Lack of subject matter jurisdiction can be raised at any time by any party. Fed. R. Civ. Pro. 12(h); Am. Fire & Cas. Co. v. Finn, 341 U.S. 6, 17-18 (1951).


A. CWA/RCRA Notice Requirement

Defendants argue that certain Plaintiffs failed to comply with the notice requirements of the CWA and/or RCRA.

The CWA provides a private right of action for claims "against any person ... who is alleged to be in violation of (A) an effluent standard or limitation under this chapter or (B) an order issued by the Administrator or a State with respect to such a standard or limitation...." 33 U.S.C. § 1365(a)(1).

The CWA's notice provision provides that "[n]o action may be commenced--(1) under subsection (a)(1) of this section--(A) prior to sixty days after the plaintiff has given notice of the alleged violation (i) to the Administrator [of the Environmental Protection Agency ("EPA")], (ii) to the State in which the alleged violation occurs, and (iii) to any alleged violator of the standard, limitation, or order...." 33 U.S.C. § 1365(b). The implementing regulations explain that a notice regarding an alleged violation of an effluent standard, limitation, or order "shall include sufficient information to permit the recipient to identify the specific standard, limitation, or order alleged to have been violated, the activity alleged to constitute a violation, the person or persons responsible for the alleged violation, the location of the alleged violation, the date or dates of such violation, and the full name, address, and telephone number of the person giving notice." 40 C.F.R. § 135.3.

RCRA provides a similar private right of action for violations of that statute:

(a) In general

Except as provided in subsection (b) or (c) of this section, any person may commence a civil action on his own behalf--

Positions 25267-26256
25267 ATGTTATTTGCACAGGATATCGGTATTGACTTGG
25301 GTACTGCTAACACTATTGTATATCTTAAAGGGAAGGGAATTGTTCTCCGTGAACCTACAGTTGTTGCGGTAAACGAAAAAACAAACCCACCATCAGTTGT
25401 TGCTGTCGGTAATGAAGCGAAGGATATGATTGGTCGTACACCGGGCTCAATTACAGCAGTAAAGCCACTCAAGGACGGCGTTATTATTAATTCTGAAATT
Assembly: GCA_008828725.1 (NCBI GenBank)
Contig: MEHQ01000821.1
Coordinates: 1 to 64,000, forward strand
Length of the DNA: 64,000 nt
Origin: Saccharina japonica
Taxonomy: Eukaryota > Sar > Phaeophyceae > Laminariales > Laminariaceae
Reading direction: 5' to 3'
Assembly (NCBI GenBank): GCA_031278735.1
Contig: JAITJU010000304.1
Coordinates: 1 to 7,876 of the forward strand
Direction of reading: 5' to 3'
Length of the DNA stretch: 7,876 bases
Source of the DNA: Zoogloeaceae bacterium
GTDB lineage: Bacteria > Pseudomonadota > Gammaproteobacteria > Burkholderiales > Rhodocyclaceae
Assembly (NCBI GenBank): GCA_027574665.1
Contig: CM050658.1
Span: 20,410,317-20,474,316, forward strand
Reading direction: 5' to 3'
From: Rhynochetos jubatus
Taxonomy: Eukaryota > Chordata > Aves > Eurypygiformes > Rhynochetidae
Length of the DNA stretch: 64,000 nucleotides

(1)(A) against any person ... who is alleged to be condition, requirement, prohibition, or order which has become effective pursuant to this chapter; or in violation of any permit, standard, regulation,

(B) against any person ... to the extent permitted by the eleventh amendment to the Constitution, and including any past or present generator, past or present transporter, or past or present owner or operator of a treatment, storage, or disposal contributing to the past or present handling, facility, who has contributed or who is storage, treatment, transportation, or disposal of any solid or hazardous waste which may present an imminent and substantial endangerment to health or the environment; or Actions brought under subsection (a)(1)(A) are subject to a 60-day waiting period, § 6972 (b)(1)(A) ("No action may be commenced under subsection (a)(1)(A) of this section--(A) prior to 60 days after the plaintiff has given notice of the violation to--(i) the Administrator; (ii) the State in which the alleged violation occurs; and (iii) to any alleged violator of such permit, standard, regulation, condition, requirement, prohibition, or order...."), while actions brought under subsection (a)(1)(B) are subject to a 90-day waiting period, § 6972 (b)(2)(A) ("No action may be commenced under subsection (a)(1)(B) of this section prior to ninety days after the plaintiff has given notice of the endangerment to--(i) the Administrator; (ii) the State in which the alleged endangerment may occur; (iii) any person alleged to have contributed or to be contributing to the past or present handling, storage, treatment, transportation, or disposal of any solid or hazardous waste referred to in subsection (a)(1)(B) of this section...."). Both of the RCRA notice provisions contain an exception, whereby an "action may be brought immediately after such notification in the case of an action under this section respecting a violation of subchapter III of this chapter," which concerns standards applicable to identified generators and transporters of hazardous wastes, as well as to owners and operators of hazardous waste treatment, storage, and disposal facilities. § 6972 (b)(2)(A), (B).